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“Self-praise is no recommendation” - The value of a good reference

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Leanne Ganley

You wrote a great CV, you searched for the ideal job, you have taken two days off work, probably spending money on attending interviews, all because this is the job you really want.

So how can you take control and improve your chance of success by over 300%?

Quite simple: The best way to predict the future is to look at the past and if you have at least two great references who can say how good that history has been, you will have the winning advantage.

What makes a reference so powerful is that it isn’t you saying how good you are, but somebody else. "Self-praise is no recommendation!"

Picture this: The interviewer is sat there thinking you are very plausible and has no reason to believe that you are not being genuine, but what really confirms this positive bias in your favour is when you say “but don’t simply take my word for it, this is what my previous employer considered important enough to put down on paper.” Hand them your reference letter and offer to set up a phone call where they can speak to your previous employer, who can endorse you further. Don’t forget to shut up and let them read it for themselves.

You may be thinking, this is all well and good but you haven’t collected these references yet, or perhaps your previous and current employers don’t provide them.

Here are 5 simple tips to collect powerful data to endorse your expertise:

  • Upon leaving any job, make sure it is on the best possible terms, advise your boss that you have learned a lot from them, that this opportunity is too good not to take and that you would like to remain in touch. Watch our video "How to resign" for more helpful tips on leaving your current employer with grace. At this moment, ask for one last piece of help from them, would they please write a reference on letter headed paper and if necessary, would they mind being contacted in the future by telephone to discuss your employment if requested to do so?

  • Perhaps you have left it too late to build your collection of references and perhaps your previous manager has moved on. This is where the value of social media and particularly LinkedIn can come to your rescue. Today it is far easier to track old colleagues down than ever before and LinkedIn even has a section on your profile for people to write you a recommendation. By actively canvassing former bosses and close colleagues, you can build a strong case to support your claims, which you can either print out and take with you to your interview, or suggest the interviewer views online. In addition you can receive endorsements for specific skills that appear as a graph on your LinkedIn page which can look quite impressive if you obtain enough of them.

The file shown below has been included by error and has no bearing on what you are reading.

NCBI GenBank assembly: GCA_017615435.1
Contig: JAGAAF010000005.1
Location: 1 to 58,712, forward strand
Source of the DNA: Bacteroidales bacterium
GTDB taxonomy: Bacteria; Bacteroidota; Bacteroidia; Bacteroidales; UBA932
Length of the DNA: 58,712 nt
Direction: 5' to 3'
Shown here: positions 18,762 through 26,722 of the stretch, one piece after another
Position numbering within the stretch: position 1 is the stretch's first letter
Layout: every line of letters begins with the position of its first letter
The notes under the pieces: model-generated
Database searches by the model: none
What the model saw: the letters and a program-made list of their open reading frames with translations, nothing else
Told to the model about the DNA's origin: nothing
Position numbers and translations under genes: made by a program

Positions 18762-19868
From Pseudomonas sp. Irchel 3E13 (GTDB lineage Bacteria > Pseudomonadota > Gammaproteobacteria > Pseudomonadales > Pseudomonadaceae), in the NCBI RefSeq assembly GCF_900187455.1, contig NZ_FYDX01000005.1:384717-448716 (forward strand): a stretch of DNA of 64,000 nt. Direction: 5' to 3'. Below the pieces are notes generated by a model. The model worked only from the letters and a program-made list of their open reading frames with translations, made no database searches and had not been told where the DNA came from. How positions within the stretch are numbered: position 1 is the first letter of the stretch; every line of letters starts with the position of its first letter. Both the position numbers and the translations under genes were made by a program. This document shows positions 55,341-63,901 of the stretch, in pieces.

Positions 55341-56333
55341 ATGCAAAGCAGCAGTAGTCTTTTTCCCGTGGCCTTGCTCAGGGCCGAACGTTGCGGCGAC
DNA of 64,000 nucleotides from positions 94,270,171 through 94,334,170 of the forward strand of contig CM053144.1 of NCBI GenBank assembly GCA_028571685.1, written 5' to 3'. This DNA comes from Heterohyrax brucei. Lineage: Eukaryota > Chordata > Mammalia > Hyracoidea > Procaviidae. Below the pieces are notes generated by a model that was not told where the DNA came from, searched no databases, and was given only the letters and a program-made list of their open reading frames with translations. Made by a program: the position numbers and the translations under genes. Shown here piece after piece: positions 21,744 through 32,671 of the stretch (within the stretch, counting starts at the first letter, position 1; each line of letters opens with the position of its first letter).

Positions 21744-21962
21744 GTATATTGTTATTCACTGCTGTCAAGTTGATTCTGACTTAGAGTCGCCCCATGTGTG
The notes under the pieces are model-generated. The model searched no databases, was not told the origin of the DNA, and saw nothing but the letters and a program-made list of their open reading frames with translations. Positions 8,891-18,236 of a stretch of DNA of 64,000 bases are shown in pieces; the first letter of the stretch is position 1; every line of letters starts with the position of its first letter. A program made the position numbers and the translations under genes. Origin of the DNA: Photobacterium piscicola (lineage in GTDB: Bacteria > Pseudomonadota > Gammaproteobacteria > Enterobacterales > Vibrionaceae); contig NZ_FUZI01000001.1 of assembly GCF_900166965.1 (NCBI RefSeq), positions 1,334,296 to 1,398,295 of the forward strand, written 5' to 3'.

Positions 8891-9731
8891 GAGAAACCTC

• If your former employer has a policy of not giving references, we suggest you ask close and preferably senior colleagues to agree to being your personal reference, this way the company policy is not compromised but your future employer has the confidence that they have spoken to someone who knows you well and the connection was originally in a professional capacity.

  • Present the contact information for your references on a neat sheet of paper and always make sure that you have spoken to them beforehand. This is to check it is still acceptable for them to be contacted and gives you the opportunity explain to them the type of role it is and why you feel suited to it, which they will hopefully support when contacted.

  • Out of courtesy, always thank your references afterwards, it means they will be happy to support you again in the future and shows great manners (something else my mother always drilled into me!)

Playing your trump cards:

Knowing when to use your reference can also have a great impact on your chances of getting a job. Here are the 3 occasions when references can have the greatest impact on improving your chances of success:

  • Keep your powder dry. If your CV is going to be good enough to get you an interview, watch our video for more tips on writing a winning CV, keep your reference in reserve to show at a later stage in the process. This ensures that you are continuously building your case for employment, rather than one big explosion of information at the start, much of which will get overlooked in the confusion.

  • If your interviewer was left with some reservations after your first interview, attempt to understand these and use your referees to ease any fears. For example, an interviewer once said “I really think Mike can do the job, but I am concerned that he has worked for such a big company beforehand”. Mike’s referee was contacted after first interview, who when asked to discuss this point said “Although we were part of a large international group, our company was very stand alone, particularly Mike’s department which was based at the far end of the site, it operated much like a small company with one large customer”. Mike got a second interview and he got the job. The act of getting such a reference not only allayed any concerns but also put Mike’s positive attributes into focus and provided him with more air time with the employing company.

  • At the end of an interview, especially your second interview (see our video on how to prepare for a second interview), always ask your interviewer if they have all the information they need to make their decision and give them your references at this stage. Leave any hard copies with them, have screen prints of your LinkedIn profile and recommendations to leave them in addition to your list of contacts you invite them to call, inform your interviewer that all references have been advised to expect a call, which will encourage them to do so and this once again shows great preparation and forethought by you.

Related post: 8 steps to follow for a professional resignation